Recovery Act Essentials: New Funding for Solar Energy Announced
June 10, 2009
The U.S. Department of Energy (“DOE”) has announced $467 million in American Recovery and Reinvestment Act (“Recovery Act”) funding to support the development, commercialization, and deployment of solar and geothermal energy technologies. This alert describes the opportunities available to businesses working in the solar energy space and explores how to take advantage of these funds. More information on funding for geothermal projects and technologies is available by reviewing the solicitations available on FedConnect and Recovery.gov. As with other opportunities created by the Recovery Act, taking full advantage of the solar and geothermal energy funds will require rapid action to develop an application strategy and navigate the submission process in time to meet DOE’s aggressive timeline. The deadlines for applying to the solar funding programs fall in mid to late July 2009 .
Photovoltaic Technology Incubator ($51.5 million)
DOE, through its National Renewable Energy Laboratory (“NREL”), is launching a Photovoltaic Technology Incubator (the “Incubator”) to speed manufacturing scale-up and commercialization of advanced photovoltaic (“PV”) technologies. The Incubator is aimed at (1) achieving cost parity between PV generated power and electricity costs in grid-tied markets, and (2) expanding domestic PV installed capacity to between 5 and 10 gigawatts. NREL is soliciting Letters of Interest from individual or teams of small U.S. businesses (500 employees or fewer) that are working on “innovative research and development of demonstrated PV cell and module prototypes” to serve the residential, commercial, and utility market sectors. Funding will be provided for research and development of prototypes and pilot production units and is not intended to cover the costs of acquiring capital equipment. DOE expects to award between 6 and 10 fixed-price subcontracts under this solicitation. The maximum award is $3 million for an 18-month project duration. Letters of Interest must be submitted by July 13, 2009.
Because the emphasis is on accelerating pre-commercial solar technologies, the Incubator may be an especially attractive funding opportunity for early-stage energy technology companies or those looking to transfer technology from the laboratory to the marketplace. However, the program has an important limitation. There is a 20% “price participation” requirement that limits the grant to 80% of the total project cost, and applicants are prohibited from using other Federal grant or contract money to fund their 20% share.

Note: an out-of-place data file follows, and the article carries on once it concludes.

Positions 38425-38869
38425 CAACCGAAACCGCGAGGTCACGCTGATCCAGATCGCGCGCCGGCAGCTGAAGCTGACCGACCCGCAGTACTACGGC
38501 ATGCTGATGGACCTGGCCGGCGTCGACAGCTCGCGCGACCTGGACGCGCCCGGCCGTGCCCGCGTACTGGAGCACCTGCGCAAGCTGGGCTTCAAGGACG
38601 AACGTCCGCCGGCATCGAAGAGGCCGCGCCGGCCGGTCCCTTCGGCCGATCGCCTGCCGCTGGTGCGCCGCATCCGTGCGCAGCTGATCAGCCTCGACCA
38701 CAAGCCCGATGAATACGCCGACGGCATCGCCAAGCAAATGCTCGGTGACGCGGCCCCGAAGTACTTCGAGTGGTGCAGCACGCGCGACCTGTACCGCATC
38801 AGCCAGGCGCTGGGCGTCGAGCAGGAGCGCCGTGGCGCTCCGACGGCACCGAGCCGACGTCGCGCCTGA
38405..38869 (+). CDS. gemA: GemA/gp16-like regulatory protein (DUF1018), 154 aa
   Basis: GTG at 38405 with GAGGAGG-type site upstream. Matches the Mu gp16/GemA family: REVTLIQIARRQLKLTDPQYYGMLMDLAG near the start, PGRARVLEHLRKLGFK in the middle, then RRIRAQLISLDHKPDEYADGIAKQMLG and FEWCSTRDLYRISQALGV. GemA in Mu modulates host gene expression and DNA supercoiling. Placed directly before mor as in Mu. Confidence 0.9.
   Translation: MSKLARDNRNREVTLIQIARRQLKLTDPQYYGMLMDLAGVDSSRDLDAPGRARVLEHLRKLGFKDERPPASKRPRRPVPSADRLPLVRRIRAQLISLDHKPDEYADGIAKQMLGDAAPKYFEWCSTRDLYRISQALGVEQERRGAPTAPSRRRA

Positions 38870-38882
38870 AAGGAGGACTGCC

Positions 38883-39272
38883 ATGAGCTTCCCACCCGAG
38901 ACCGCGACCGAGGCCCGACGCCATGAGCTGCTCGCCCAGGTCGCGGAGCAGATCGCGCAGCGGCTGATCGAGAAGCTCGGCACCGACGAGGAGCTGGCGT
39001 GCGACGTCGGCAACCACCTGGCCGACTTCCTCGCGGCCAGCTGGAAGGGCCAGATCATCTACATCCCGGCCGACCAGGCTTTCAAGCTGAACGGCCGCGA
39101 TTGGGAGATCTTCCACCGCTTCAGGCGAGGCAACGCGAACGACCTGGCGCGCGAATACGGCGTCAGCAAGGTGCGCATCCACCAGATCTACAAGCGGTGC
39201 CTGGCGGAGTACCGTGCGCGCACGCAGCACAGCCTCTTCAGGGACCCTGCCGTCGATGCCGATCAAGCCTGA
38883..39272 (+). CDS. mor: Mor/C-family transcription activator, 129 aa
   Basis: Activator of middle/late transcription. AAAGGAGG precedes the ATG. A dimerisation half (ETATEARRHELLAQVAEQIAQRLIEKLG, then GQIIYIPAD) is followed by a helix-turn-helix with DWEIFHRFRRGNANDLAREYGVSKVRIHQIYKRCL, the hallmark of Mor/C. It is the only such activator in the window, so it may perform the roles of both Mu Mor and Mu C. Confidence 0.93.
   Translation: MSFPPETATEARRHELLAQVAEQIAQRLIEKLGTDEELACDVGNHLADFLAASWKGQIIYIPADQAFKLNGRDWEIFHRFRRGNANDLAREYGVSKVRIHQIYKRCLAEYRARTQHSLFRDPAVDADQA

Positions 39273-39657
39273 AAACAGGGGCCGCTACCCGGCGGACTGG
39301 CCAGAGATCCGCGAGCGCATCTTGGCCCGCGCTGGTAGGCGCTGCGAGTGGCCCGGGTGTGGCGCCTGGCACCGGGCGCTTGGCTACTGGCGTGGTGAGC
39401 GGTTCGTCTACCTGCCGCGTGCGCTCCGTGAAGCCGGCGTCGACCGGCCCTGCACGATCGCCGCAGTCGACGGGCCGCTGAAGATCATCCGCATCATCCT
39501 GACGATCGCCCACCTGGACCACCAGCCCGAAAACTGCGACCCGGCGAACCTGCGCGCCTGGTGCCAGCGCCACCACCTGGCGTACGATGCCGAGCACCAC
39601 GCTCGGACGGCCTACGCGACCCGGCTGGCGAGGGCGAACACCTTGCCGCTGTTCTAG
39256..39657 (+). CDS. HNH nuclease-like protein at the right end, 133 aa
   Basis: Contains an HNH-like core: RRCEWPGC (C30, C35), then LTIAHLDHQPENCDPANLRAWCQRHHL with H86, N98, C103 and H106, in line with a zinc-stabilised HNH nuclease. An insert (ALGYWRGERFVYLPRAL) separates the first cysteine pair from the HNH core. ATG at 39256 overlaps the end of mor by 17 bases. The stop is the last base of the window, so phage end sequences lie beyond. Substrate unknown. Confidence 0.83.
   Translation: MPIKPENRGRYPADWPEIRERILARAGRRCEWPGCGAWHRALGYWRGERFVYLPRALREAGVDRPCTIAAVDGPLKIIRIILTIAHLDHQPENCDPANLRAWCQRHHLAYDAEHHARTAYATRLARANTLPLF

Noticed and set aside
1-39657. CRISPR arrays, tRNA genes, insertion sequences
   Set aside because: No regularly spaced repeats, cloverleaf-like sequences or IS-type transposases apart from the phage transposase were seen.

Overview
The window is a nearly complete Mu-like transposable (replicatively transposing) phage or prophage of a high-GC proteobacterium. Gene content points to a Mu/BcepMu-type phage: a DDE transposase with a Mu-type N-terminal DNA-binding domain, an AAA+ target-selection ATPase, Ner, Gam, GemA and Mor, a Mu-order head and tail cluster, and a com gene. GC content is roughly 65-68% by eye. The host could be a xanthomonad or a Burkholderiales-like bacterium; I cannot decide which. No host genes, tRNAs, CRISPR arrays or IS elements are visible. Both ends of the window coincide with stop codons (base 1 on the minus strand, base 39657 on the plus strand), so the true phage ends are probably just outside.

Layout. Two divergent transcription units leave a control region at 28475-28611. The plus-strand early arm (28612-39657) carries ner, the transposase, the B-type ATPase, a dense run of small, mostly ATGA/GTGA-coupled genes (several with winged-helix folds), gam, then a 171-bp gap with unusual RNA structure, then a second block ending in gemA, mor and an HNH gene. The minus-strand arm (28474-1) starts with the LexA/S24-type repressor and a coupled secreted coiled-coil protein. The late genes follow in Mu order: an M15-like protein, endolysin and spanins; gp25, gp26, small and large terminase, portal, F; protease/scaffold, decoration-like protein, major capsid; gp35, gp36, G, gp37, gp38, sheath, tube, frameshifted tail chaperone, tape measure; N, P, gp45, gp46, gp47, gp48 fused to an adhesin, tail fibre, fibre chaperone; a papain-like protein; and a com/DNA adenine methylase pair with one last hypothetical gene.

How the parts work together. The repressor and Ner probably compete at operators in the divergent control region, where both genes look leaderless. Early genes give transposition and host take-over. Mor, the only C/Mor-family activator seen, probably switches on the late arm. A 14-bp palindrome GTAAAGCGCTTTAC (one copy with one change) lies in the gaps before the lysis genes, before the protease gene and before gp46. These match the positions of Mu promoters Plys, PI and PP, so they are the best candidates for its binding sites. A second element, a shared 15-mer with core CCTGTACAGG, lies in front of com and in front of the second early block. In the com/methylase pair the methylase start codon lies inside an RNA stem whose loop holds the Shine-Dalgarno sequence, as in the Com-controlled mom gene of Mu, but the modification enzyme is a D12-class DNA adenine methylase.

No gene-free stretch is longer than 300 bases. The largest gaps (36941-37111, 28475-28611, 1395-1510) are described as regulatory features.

Solar Energy Deployment ($40.5 million)
The Solar Energy Deployment funding opportunity is an expansion of DOE’s existing Solar Market Transformation program, which seeks to reduce market barriers for the widespread adoption of solar energy technologies through non-R&D activities. The Recovery Act funds made available through the program will support two topic areas. Topic 1 makes $10 million available to cities previously designated as Solar America Cities (including Boston) in order to scale-up projects and programs that support city-wide urban solar implementation. DOE anticipates making between 5 and 20 awards of up to $2 million. Only the previously designated cities may apply for funds, and none of the money may be used for payment of financial incentives or rebates. However, the additional funds, and the programs they support, may create business opportunities for private entities. Unlike previous funding for Solar America Cities, these funds are intended to support discrete projects. To leverage the potential opportunities created, project developers, technology companies, and other businesses in the solar energy space should coordinate with senior officials responsible for developing their city’s application and solar implementation plan.